10 Ways To Transform Into A Social Enterprise

Here's expert advice from IBM's Connect 2012 conference on how to take social networking from a fringe activity to a business core competency.

Eric Lundquist

January 18, 2012

6 Min Read
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Three recent events emphasize the need to put social enterprise transformation at the top of your business to-do list for 2012. The first was the recent Consumer Electronics Show featuring gadgets galore, from companies that may or may not be in business a year from now. The second was the hack of Zappos' customer database, which appears to have exposed 24 million customer passwords. The third was the recent IBM Connect 2012 event (held in conjunction with the annual Lotusphere gathering) in Orlando (See What Enterprise Social Success Stories Have In Common.)

These three events, not as unrelated as they first seem, provide a strong reason to take your company's social networking activity from the fringe, where marketing and individuals do their own things, to the realm of core competency, where you embrace a business vision of the social enterprise. The core competency that you want to build is tightly knit (even if geographically dispersed) employee teams that tune into customer needs in order to create products and services that delight customers and bury your competition.

Unlike the case in the social consumer space, the social enterprise must have all the security and privacy features that a business requires. You also need a strong business foundation of measurable value and you must retain control of the social network attributes, rather than handing over control to the big, sprawling consumer networks.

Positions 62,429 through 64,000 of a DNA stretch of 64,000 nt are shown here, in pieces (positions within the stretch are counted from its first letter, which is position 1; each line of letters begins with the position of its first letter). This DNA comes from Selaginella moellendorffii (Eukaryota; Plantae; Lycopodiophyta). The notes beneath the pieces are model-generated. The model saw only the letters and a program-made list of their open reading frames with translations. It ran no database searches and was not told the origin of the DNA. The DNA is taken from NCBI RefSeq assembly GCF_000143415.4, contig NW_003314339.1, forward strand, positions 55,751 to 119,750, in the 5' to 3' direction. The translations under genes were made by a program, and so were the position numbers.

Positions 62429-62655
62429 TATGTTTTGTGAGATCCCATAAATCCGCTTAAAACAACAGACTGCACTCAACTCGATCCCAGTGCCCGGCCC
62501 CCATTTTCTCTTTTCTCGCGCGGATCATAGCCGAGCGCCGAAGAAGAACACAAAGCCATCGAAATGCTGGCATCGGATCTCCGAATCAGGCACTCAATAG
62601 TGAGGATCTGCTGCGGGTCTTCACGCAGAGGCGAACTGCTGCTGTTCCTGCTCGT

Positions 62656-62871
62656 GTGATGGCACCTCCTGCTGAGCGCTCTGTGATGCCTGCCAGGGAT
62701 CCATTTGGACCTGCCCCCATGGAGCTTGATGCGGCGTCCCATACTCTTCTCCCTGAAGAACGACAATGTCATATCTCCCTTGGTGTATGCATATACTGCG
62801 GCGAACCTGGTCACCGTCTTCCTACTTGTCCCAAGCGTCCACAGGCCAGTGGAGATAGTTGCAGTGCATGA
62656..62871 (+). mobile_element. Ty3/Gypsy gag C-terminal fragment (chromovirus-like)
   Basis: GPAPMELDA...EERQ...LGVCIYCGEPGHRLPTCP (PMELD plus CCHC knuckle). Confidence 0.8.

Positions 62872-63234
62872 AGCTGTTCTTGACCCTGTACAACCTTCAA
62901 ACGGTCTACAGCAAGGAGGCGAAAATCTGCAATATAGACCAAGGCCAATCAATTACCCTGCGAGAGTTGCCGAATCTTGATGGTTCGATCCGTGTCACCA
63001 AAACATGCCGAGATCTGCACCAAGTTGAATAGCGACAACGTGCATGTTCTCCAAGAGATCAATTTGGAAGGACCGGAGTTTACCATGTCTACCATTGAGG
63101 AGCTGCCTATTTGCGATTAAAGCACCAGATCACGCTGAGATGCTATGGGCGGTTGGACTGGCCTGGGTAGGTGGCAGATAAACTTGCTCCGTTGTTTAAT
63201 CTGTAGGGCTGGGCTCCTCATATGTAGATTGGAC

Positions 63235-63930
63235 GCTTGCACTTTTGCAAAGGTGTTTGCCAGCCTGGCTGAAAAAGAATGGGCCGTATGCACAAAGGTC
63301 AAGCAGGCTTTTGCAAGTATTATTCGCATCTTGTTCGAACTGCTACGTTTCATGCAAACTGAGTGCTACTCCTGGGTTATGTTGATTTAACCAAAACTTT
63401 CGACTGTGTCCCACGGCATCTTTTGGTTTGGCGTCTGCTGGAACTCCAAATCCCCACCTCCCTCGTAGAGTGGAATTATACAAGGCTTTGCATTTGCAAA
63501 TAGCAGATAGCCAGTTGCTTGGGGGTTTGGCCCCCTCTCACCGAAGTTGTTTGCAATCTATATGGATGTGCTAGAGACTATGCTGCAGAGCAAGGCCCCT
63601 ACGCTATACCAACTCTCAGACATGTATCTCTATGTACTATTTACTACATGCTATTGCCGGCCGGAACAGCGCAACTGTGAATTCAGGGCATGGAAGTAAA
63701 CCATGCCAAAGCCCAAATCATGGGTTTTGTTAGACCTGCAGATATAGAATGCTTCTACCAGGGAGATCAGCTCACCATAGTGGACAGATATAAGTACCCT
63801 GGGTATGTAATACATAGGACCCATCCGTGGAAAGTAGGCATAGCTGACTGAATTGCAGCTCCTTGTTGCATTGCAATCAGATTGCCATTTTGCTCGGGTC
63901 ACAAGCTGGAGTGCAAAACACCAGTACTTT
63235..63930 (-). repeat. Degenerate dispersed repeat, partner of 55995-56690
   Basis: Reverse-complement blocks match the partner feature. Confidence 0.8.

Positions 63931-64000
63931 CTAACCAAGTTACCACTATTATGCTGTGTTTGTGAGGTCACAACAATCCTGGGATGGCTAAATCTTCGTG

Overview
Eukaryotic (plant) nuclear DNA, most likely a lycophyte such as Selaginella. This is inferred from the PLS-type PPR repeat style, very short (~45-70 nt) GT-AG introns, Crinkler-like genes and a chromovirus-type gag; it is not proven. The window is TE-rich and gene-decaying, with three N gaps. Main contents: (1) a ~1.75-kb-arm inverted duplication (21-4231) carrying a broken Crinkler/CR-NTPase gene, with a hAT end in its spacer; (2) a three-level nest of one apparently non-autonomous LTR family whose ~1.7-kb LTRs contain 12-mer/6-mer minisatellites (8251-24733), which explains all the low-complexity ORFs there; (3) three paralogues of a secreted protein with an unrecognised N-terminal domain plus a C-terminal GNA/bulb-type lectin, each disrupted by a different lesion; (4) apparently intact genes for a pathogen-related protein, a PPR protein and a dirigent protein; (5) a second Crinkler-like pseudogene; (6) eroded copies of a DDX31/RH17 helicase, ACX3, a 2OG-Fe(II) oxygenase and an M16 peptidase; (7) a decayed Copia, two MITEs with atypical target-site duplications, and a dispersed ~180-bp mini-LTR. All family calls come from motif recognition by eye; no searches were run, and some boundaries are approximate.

Before I get into the 10 ways to transform your company, I'll highlight the reasons why those three recent events should be a call to social action.

While CES is a fun show to attend and the gadgets are great to see, it is difficult to see how those gadgets will transform your company. The companies used the social networks to try and build marketing buzz, but I've attended enough of these shows to know that once the buzz dies, so do many of the vendors. Following the CES model of buzz for buzz's sake does not a sustainable company make. The social enterprise will become core to your company's business and technology strategy; it shouldn't be just an event add-on.

The Zappos hack illustrates why your customer information has to be the top priority. While no database is absolutely secure, the tools are now in place to alert technology administrators to unusual activity, place infrequently accessed data into secure, encrypted storage, and disperse information across a range of systems rather than provide one target. One breach can wipe out customer trust (though Zappos is getting good marks from security experts for its handling of the breach, so far.)

The social enterprise was in full view at the Connect2012 event. IBM is one of many vendors chasing the social enterprise model, but it has moved further than most of its peers in providing the underpinnings of social networks combined with traditional enterprise privacy, security, and compliance features. IBM may have been forced into the social enterprise model by its own size and dispersed nature. As Jeanette Horan, IBM CIO, noted, IBM has 425,000 employees (plus 100,000 contractors) operating in 175 countries, and half of those employees work at home or at client sites. So mobility, social networks, and dispersed team creation are necessities.

"The use of social media is becoming critical to IBM," said Horan.Here are the 10 steps to consider for social transformation: